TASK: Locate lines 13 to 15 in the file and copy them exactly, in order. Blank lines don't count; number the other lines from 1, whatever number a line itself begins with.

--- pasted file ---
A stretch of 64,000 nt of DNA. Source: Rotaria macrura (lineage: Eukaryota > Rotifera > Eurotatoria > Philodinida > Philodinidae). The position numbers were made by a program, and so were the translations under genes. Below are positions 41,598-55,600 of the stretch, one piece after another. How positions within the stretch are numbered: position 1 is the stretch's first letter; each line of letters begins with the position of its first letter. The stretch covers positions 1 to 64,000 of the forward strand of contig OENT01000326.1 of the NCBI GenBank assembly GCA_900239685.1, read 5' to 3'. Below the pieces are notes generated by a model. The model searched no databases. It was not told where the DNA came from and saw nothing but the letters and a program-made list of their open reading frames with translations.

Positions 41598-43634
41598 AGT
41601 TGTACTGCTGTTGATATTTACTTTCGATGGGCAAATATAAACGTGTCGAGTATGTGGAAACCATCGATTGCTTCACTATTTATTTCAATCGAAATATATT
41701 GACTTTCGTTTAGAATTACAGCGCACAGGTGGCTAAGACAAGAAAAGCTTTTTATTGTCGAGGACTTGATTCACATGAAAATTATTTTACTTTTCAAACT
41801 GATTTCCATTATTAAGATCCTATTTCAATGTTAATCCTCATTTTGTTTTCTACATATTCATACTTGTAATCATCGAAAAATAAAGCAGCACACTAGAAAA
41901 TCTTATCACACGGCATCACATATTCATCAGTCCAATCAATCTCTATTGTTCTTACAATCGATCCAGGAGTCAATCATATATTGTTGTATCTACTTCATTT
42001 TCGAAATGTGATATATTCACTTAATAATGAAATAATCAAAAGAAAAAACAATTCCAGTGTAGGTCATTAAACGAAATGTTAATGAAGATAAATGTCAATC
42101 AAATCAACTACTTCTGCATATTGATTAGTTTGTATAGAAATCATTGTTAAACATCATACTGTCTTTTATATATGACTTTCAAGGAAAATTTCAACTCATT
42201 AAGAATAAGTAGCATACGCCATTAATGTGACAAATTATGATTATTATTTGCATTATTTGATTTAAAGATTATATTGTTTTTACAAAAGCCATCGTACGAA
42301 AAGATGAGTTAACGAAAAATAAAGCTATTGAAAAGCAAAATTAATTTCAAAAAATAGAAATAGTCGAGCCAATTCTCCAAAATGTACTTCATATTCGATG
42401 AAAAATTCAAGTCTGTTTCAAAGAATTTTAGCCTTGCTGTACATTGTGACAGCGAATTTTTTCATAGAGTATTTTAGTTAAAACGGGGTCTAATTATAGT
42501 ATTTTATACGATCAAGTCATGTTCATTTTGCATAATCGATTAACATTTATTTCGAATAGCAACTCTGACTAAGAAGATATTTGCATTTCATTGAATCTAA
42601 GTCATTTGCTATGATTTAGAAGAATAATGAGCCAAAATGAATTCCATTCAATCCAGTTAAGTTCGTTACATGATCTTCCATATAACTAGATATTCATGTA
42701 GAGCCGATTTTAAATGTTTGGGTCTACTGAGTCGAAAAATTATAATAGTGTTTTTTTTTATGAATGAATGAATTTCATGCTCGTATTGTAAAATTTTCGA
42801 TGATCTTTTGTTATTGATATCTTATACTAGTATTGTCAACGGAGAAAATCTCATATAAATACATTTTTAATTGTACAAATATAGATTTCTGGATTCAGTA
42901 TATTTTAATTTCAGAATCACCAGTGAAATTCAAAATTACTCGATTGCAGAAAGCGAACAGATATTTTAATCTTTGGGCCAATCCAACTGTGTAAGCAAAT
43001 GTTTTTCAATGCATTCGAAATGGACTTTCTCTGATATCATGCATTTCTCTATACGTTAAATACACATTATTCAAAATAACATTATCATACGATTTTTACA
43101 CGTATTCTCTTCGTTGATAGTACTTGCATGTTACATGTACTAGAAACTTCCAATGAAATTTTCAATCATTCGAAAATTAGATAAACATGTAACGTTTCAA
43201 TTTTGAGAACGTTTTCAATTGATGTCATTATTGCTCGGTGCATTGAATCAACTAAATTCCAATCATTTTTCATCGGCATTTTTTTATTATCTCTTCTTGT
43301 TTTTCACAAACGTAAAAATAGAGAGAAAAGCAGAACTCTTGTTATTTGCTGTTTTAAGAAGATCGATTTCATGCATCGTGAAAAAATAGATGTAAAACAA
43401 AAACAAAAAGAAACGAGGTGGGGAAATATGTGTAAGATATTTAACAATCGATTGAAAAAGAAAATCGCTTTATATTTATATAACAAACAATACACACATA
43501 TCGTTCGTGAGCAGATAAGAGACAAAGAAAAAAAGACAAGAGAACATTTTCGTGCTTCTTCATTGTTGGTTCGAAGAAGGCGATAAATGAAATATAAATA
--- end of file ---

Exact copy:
42501 ATTTTATACGATCAAGTCATGTTCATTTTGCATAATCGATTAACATTTATTTCGAATAGCAACTCTGACTAAGAAGATATTTGCATTTCATTGAATCTAA
42601 GTCATTTGCTATGATTTAGAAGAATAATGAGCCAAAATGAATTCCATTCAATCCAGTTAAGTTCGTTACATGATCTTCCATATAACTAGATATTCATGTA
42701 GAGCCGATTTTAAATGTTTGGGTCTACTGAGTCGAAAAATTATAATAGTGTTTTTTTTTATGAATGAATGAATTTCATGCTCGTATTGTAAAATTTTCGA